Nottingham: What Drives Success in Agri-Business?

The magnificent Derbyshire countryside

Last July, I followed a two-week summer school about agri-business at the University of Nottingham. I spent the first 10 years of my life in rural England and knew a few people with a farming background, but the ins and outs of farming weren’t exactly on my mind back then. It was great to have visited some UK farms and research facilities to get a better understanding of the sector over there.

We didn’t visit any indoor agriculture like what I normally post about here, but there were still some very interesting companies. In general, I found Britain’s farms to be less high-tech than those in the Netherlands, but more holistic in their approach, with farmers more seeing themselves as stewards of the countryside. The two countries can definitely learn from each other.

Part of the course involved writing a blog post answering the question ‘what drives success in agri-business?’ using our own definition of success. Seeing as I have a blog, why not post it here?

Before I start, I would recommend checking out the Twitter thread above, which features some names not mentioned in the article below (Applied Poultry and the Hounsfield Facility; we also visited Bagshaws and the Centre for Dairy Science Innovation, not mentioned in the thread).

Now without further ado, the article:

A mantra that has been repeated ad nauseam, at least in Wageningen, is sustainability in three areas: people, planet, and profit. It’s a good way of looking at sustainability, which explains its prevalence – and why I will be using it too. A great way to ensure success on all three of these aspects – people, planet, and profit – is diversification. In this article, I will explain why.

To shake things up, we won’t start with ‘people’, but with ‘profit’. After all, in agriculture, margins are low. Staying profitable is a priority for farmers up and down the country.

How does diversification improve profitability? To start with, it creates differentiated products. Take Howard Farms, who ended up dominating the market for Chantenay carrots by diversifying and becoming the first in Britain to master them. Or Farrington Oils, who placed a bet on cold-pressed rapeseed oil and created a new market. Farrington’s margins are now way above average for rapeseed oil. Similarly, Vine Farm Dairy‘s raw-milk vending machine has cut out the middle man whilst providing a superior product. The farm is now expanding into butter and cream production.

Vine Farm Dairy's vending machine
James showing us Vine Farm Dairy’s vending machine, just down the road from their farm (which can be seen in the picture).

Diversification can be to do with products, but also processes. This is where it leads to better environmental sustainability (‘planet’).

Howard Farms is becoming more circular. This couldn’t have happened without diversification. Crop rotation improves soil quality. Combine that with cattle, and you start to have a more closed nutrient cycle. The cattle help replenish the soil’s nutrients. At the same time, they eat fodder beets grown on the farm, reducing the need for external feed. They also graze on unharvested carrots and carrot tops. In short, diversification leads to the principles of ecosystems being applied. This reduces the need for external inputs and absorbs unwanted outputs. This is more than differentiation alone could achieve. Though it requires coordination and trust, it can work.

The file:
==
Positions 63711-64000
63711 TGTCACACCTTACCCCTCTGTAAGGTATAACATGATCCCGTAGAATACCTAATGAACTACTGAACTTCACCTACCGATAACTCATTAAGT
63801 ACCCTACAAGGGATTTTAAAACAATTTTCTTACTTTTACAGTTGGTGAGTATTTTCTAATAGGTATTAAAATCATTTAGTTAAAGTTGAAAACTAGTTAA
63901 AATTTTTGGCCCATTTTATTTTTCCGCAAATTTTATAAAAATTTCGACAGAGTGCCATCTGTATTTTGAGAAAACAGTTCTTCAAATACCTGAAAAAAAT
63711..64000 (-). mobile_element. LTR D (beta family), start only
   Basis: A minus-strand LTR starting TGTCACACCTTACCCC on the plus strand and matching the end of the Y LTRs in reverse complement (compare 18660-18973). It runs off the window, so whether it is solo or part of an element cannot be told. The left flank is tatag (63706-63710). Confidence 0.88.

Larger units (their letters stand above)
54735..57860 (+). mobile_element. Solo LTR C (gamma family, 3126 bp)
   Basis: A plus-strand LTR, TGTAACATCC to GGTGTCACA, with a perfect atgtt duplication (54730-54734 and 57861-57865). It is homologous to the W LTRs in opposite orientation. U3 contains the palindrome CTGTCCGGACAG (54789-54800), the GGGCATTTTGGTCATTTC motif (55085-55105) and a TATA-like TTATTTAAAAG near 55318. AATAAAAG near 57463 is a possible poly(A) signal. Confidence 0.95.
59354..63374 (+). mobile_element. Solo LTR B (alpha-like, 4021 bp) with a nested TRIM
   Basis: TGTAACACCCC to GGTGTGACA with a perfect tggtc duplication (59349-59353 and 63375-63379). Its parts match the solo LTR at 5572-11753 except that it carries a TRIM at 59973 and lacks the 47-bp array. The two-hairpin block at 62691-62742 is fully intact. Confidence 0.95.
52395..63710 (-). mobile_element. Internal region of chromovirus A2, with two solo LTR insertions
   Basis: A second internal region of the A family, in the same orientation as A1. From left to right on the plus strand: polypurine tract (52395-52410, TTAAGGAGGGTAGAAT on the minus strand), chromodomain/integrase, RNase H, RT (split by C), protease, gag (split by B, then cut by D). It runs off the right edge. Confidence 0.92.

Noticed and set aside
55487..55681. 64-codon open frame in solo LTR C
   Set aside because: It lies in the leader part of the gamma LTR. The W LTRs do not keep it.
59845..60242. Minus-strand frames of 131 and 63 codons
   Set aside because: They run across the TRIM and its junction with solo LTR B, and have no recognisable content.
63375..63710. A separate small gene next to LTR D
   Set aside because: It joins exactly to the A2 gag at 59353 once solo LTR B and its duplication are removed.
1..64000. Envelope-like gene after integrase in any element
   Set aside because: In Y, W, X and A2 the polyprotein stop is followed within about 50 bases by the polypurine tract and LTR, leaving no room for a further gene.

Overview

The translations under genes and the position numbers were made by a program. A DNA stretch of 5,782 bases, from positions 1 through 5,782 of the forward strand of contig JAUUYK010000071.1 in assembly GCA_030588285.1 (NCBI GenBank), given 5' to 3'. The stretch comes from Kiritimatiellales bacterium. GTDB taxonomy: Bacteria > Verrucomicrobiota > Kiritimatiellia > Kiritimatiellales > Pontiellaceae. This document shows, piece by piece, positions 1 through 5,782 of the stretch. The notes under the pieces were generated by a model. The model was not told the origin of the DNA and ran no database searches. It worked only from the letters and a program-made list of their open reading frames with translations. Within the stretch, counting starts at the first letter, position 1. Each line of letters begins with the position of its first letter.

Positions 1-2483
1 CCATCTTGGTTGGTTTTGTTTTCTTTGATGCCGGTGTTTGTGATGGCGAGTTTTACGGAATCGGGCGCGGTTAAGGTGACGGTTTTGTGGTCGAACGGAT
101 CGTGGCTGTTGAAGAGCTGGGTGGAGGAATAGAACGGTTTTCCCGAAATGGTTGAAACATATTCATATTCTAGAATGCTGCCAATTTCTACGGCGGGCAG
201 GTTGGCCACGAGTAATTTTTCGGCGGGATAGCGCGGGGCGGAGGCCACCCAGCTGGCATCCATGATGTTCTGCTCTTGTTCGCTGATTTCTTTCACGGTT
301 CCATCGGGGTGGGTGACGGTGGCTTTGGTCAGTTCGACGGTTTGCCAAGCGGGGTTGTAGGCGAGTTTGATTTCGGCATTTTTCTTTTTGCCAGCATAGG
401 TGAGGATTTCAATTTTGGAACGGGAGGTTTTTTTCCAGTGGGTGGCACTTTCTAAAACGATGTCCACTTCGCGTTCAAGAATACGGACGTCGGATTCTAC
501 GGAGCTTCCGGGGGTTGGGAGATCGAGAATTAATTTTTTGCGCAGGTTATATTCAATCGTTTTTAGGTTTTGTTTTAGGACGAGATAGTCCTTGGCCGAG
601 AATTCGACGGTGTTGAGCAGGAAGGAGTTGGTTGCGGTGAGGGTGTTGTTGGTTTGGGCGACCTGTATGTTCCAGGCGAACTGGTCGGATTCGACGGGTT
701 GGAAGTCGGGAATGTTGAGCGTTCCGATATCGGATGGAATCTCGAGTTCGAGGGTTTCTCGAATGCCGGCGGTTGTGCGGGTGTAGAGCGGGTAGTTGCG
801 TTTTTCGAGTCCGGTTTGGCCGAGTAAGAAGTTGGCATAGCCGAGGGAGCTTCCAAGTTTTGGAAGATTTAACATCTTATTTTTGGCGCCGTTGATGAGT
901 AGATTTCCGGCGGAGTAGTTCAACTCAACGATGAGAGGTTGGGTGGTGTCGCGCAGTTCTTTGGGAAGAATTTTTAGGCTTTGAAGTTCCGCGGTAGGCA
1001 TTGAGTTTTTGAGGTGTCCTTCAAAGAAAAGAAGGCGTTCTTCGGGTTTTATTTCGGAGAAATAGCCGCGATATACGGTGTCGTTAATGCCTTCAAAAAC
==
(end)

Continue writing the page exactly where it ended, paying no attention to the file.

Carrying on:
Howard Farms' field of fodder beets
Joe Howard shows us a field of fodder beets and explains their role within the bigger picture.

Going back to profitability: despite the extra effort required to grow fodder beets, Howard Farms’ approach lowers feed costs – and by selling the fodder beets to the cattle division, they get a far better price than British Sugar could ever give.

The higher margins gained through diversification justify a lower production per acre. This allows for farmers to experiment with environmentally-friendly techniques. For example, the no-till system at Farrington Oils’ fields of wheat has improved soil carbon content, despite risking lower yields. This shows that the economic benefits of diversification can be harnessed to help improve environmental sustainability.

Farrington's high soil-carbon wheat
Duncan Farrington showing us the soil in his no-till field of wheat.

The economic and ecological benefits of diversification are synergistic. But what about ‘people’, the last part of our clichéd mantra?

For the aforementioned companies, diversification has led to an improved image. British consumers are increasingly demanding local produce, making many enthusiastic about initiatives like Vine Farm Dairy’s vending machine. Farming, especially for livestock, has been under fire recently by activist groups. Creating a connection with consumers helps establish trust.

Success in agri-business usually has to do with people, planet, or profit – and ideally, all three. Diversification works because it targets all three of these goals. It leads to differentiation, which means better profitability. This means more headroom to experiment with more sustainable methods. Diversification also means different organisms in a system, allowing for the principles of ecosystems to be applied synergistically. Put together, these benefits lead to a  deeper connection with consumers, and a better reputation for farmers.

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